I love being me sometimes. Especially when shit like this happens. (Sure, I’m easily pleased. Isn’t that nice? I still have little sense of perspective when it comes to what makes me happy.) The following is an exchange that happened via Facebook a few days back. If you want to know more about some fine Australian 60s and 70s rock, click on the links at the bottom of this post:
I guess when I first sent you the above message we had never interacted at all. We have since. I completed my thesis on Lobby Loyde and am still interested on your opinion of his work. I’d be glad to send you some of my stuff if you want a look (there’s a constant reference to Kurt Cobain saying he was a fan but never a reference. Personally I find that dubious. Mark Arm I can believe, KC not so much).
I have a feeling you will want to know about him. He’s certainly the keystone musician from – totally overlooked by the mainstream but seems to have influenced anyone who came into contact with him. Even though he first appeared in 1964, he later produced X’s X-Asperations in eight hours whilst most of his contemporaries were moving into stadium rock. Lobby never sold out.
I know you’re teaching at Uni now (as am I) and I hope I’m not bugging you but I thought it was worth tugging on your coat about it again.
What do you think?
1973 if you can believe it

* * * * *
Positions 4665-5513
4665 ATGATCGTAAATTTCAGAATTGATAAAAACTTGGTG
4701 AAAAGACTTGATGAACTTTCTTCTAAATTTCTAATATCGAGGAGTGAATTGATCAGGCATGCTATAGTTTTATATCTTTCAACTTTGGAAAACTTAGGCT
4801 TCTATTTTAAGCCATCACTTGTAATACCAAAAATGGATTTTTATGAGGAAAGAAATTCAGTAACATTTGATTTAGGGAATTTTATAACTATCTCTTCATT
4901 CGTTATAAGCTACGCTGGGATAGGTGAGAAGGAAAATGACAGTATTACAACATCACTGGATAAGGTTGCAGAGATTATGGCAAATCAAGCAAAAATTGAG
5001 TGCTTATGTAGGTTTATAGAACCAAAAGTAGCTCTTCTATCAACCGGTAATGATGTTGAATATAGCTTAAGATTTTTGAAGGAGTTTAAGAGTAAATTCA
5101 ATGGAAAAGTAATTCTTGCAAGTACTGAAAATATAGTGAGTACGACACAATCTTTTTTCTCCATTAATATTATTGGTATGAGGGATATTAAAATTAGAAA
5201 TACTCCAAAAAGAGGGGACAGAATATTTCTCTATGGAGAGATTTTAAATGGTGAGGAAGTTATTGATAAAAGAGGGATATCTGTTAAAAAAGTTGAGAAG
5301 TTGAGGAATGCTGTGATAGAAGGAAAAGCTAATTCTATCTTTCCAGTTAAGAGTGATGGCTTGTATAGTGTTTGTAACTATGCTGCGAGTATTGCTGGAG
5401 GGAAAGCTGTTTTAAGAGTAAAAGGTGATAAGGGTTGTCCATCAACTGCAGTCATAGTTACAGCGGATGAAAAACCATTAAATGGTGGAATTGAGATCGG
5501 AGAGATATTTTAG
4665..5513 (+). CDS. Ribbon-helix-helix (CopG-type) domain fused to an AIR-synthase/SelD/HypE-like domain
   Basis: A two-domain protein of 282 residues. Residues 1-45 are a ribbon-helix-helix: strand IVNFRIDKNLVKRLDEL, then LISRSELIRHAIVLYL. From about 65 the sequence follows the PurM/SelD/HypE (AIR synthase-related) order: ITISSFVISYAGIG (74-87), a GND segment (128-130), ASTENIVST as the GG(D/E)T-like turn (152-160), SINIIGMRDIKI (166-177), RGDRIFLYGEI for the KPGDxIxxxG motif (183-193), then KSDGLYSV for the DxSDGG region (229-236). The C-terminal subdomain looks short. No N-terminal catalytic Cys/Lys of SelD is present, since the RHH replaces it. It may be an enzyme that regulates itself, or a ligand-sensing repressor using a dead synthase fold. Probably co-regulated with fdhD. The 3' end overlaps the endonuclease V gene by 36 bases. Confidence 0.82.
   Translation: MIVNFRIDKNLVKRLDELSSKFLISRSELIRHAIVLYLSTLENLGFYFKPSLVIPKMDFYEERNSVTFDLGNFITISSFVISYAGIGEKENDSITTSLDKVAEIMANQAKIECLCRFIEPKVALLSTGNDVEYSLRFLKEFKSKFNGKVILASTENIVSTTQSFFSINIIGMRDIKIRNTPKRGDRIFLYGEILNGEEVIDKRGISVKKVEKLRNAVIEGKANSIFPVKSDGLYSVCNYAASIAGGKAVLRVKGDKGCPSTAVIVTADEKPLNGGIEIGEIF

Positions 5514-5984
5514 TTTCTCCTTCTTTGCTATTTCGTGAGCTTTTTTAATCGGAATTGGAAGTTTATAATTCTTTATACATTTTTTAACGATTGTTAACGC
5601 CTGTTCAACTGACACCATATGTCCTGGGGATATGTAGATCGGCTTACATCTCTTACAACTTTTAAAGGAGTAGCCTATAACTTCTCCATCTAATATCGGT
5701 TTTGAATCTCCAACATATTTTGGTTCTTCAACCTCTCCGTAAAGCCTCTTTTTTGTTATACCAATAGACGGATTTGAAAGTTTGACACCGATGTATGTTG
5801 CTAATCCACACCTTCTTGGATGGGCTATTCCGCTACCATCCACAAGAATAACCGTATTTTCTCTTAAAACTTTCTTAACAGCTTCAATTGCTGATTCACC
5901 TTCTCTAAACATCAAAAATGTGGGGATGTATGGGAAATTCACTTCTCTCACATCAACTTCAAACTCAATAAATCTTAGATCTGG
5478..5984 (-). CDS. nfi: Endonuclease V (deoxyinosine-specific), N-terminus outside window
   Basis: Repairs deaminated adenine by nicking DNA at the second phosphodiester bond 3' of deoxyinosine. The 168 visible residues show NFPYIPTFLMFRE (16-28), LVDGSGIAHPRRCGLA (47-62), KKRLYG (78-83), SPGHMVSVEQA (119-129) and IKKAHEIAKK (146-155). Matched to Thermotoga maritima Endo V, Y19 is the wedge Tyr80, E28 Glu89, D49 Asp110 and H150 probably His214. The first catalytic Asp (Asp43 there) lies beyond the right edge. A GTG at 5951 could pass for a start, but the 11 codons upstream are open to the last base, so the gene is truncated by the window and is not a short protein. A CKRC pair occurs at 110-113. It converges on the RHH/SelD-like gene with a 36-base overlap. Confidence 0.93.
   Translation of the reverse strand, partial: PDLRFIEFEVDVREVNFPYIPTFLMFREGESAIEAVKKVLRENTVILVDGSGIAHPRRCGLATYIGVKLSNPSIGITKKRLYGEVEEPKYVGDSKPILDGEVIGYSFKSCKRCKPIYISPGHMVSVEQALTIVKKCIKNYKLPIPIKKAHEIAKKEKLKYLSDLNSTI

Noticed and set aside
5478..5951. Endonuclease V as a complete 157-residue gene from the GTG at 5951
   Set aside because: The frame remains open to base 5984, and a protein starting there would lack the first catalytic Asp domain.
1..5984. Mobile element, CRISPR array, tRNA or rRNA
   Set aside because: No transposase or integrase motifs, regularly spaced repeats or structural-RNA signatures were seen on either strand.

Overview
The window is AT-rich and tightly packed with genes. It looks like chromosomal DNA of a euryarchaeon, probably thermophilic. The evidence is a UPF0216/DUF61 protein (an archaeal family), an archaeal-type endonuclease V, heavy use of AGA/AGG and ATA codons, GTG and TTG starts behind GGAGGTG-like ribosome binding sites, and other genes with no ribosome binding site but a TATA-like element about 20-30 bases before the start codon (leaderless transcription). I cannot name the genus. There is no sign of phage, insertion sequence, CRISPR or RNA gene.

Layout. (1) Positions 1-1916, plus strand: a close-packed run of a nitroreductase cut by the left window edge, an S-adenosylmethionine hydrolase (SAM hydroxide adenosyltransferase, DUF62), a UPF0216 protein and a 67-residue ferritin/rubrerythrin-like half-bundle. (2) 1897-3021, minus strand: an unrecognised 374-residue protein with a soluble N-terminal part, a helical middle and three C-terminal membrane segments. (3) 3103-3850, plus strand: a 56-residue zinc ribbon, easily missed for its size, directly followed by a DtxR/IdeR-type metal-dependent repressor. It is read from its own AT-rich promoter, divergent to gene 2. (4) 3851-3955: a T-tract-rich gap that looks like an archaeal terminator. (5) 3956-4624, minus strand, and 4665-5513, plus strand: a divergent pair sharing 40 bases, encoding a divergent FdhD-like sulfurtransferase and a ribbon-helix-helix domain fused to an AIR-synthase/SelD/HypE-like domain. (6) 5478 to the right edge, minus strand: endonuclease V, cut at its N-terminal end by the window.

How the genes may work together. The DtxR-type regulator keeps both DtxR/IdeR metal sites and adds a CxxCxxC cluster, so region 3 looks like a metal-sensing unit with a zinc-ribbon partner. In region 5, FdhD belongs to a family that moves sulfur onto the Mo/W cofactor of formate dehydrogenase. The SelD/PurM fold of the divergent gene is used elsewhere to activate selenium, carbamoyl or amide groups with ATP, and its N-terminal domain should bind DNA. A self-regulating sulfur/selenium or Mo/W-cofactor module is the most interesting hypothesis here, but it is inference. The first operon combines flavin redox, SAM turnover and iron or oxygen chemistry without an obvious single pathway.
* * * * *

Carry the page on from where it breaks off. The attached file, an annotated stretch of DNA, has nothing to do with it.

Dude. This is fucking nice. Brief, brutal and heavy as shit. As heavy as their better-known (abroad) contemporaries Radio Birdman. Reminds me a little of Dr Feelgood, and that ain’t no bad thing. And yes, bam. There it is, right on the front page of his website. “The godfather of heavy rock in Australia, hailed as an influence by the likes of KURT COBAIN, Pavement’s Stephen Malkmus, Henry Rollins and the Cosmic Psychos.” I can certainly hear the last two. I can believe the second one. But I think Nazz has nailed it: it’s weird the way a whole bunch of Australian musicians from back in the 70s (etc) will be claiming Kurt Cobain claimed them as an influence when, 99 times out a 100, it was Mudhoney all along. The two bands are easily confused, I guess. (??)
The Nazzinator continues:
And here’s his signature song. Never recorded in the studio, always changing and the only official version was on a live album that was out of print for years. They started playing this to a festival crowd at ridiculous volumes first thing in the morning while everyone was still asleep. Lobby just got onstage and the rest of the band join him in stages as they had no idea they were meant to be onstage. He was insistent that the feedback at the end was as much a part of the music as the rest of the song. I don’t know why I thought you would want to be aware of these parts of Australia’s musical history – but for me they’re more important than the softened up received narrative.